18. They shall also gird themselves with sackcloth, and horror shall cover them; and shame shall be upon all faces, and baldness upon all their heads.
18. Et accingent se saccis, et operiet ipsos formido, et super omnes facies, probrum, et in omnibus capitibus calvitium.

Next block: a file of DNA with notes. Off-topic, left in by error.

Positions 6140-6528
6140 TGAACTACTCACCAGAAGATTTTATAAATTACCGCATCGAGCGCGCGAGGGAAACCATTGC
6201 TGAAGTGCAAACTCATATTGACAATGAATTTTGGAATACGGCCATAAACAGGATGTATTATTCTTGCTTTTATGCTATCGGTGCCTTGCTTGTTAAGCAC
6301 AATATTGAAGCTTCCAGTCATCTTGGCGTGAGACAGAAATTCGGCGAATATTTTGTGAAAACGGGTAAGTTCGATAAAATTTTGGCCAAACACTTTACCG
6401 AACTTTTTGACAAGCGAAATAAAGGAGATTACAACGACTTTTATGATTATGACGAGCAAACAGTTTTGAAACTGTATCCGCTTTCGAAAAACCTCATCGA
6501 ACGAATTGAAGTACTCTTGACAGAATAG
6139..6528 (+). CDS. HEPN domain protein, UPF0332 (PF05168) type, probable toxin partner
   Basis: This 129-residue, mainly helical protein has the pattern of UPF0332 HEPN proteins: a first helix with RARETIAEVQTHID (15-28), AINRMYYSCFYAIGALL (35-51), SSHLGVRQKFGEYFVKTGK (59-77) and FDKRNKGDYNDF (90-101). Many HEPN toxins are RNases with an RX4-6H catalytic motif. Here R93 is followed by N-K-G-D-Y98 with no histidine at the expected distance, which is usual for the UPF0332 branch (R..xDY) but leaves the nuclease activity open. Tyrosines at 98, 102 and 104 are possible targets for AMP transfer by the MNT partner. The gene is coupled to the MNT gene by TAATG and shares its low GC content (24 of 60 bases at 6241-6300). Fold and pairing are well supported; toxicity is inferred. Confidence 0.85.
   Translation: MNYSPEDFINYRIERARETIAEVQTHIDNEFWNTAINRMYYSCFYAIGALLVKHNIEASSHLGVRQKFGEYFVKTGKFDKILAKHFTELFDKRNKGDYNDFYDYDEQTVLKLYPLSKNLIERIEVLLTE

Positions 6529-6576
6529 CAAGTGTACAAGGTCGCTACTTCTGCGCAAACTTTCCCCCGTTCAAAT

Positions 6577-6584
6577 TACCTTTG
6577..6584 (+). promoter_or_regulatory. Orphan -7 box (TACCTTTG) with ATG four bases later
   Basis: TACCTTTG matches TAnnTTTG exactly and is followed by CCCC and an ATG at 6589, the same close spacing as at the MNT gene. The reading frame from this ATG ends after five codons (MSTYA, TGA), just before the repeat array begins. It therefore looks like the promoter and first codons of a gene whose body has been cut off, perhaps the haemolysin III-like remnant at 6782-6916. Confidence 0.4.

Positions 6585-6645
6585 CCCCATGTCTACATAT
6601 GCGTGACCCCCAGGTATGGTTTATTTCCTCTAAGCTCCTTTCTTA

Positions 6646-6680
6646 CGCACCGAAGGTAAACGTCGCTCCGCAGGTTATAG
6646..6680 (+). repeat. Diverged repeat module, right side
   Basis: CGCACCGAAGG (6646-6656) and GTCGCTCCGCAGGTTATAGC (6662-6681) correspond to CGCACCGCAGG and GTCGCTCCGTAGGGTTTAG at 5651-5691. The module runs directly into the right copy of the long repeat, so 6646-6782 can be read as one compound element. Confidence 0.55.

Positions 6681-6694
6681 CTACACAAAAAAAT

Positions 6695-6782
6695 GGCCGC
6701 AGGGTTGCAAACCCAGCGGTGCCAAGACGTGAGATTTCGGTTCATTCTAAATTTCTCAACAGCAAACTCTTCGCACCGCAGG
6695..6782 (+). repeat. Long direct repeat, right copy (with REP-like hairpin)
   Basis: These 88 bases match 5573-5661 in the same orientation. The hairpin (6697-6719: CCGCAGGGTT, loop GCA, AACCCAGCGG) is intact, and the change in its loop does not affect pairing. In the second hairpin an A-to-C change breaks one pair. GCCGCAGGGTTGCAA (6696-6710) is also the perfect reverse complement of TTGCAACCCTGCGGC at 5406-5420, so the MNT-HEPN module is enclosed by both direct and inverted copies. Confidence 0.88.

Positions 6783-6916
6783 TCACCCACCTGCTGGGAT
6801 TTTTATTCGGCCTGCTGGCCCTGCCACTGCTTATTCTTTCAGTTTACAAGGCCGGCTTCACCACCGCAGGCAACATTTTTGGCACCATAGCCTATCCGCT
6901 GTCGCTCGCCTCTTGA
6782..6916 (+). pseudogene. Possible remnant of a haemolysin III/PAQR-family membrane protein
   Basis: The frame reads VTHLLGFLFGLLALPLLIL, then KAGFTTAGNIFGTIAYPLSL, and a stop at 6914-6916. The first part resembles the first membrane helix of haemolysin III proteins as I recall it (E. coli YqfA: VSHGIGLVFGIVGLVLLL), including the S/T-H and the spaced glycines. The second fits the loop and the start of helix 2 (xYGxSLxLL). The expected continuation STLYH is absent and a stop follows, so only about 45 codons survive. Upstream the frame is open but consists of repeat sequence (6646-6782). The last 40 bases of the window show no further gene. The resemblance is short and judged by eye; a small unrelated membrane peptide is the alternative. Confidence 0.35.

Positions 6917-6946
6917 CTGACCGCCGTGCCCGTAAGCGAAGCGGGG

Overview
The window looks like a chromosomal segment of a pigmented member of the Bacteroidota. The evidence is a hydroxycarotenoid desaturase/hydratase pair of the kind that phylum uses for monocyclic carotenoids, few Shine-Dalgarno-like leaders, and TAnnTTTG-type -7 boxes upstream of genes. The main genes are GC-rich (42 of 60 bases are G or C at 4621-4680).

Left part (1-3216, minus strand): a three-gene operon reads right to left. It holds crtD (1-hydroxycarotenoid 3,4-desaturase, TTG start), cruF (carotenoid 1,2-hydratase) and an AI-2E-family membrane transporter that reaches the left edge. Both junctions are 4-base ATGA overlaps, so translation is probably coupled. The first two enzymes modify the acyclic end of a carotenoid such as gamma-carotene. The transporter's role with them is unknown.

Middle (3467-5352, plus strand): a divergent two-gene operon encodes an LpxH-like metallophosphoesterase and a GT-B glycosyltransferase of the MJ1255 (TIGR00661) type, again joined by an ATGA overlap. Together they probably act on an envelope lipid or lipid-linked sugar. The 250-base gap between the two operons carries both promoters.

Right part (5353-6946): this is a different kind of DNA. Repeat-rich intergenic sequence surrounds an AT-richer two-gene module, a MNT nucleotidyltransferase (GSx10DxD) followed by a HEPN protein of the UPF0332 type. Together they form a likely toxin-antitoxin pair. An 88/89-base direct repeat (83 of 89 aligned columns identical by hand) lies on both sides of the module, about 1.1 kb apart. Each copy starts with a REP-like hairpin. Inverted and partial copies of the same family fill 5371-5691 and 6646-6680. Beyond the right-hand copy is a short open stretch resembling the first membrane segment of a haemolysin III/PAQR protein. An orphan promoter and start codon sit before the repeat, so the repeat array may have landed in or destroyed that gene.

He continues the same sentiment. He says, such was the slaughter of the people that they should all gird themselves with sackcloth. But it seems little in accordance with this, that those who should be astonished should gird themselves with sackcloth, so as not to bewail the dead. But the prophets so vary their discourse because they cannot otherwise affect obstinate minds. Although therefore these things do not seem at first sight to agree, that they should bind themselves in sackcloth, and upon all their heads should be baldness: then that all should perish without grief or sorrow: yet these things suit well enough, because the Prophet does not express what they should do, but what the event should be. Since, therefore, slaughter shall occur on every side, at length God shall consume some by pestilence, others by famine: therefore he adds, there should be material for grief, although in consequence of the multitude of evils they should be lifeless, and torpid, and omit all signs of sorrow. Therefore they shall gird themselves with sackcloth We know that this was a remarkable symbol of penitence, but it is often transferred to common sorrow, and even profane men clothe themselves in sackcloth, although they do not acknowledge God the author of evils. Hence when the Prophet says, all should take sackcloth in which to clothe themselves, he does not mean that they should feel punishments divinely inflicted that they should repent; but he only expresses the common ceremony of grief in distress which is also common to the wicked and to despisers of God, Now he adds, fear shall cover them, and disgrace, or shame, shall be on all faces: then upon all heads shall be baldness This was forbidden by the law, (Deuteronomy 14:1;) since we know that God restrained too much intemperance in sorrow, when he forbids the people to fall upon their face, or to make themselves bald; for that was preposterous affectation. And we know that men are ambitious in grief. Hence that God may impose restraint upon sorrow, he forbids his people to cut the skin, or to produce baldness. Hence we see that the Prophet does not speak of the true sign of repentance, but only marks, as I have said, that God's vengeance should be so horrible, that dread should cover them, and then that shame and confusion of face should come upon them: then, that they should cut the skin like the Gentiles, and put on sackcloth like men abandoned to destruction,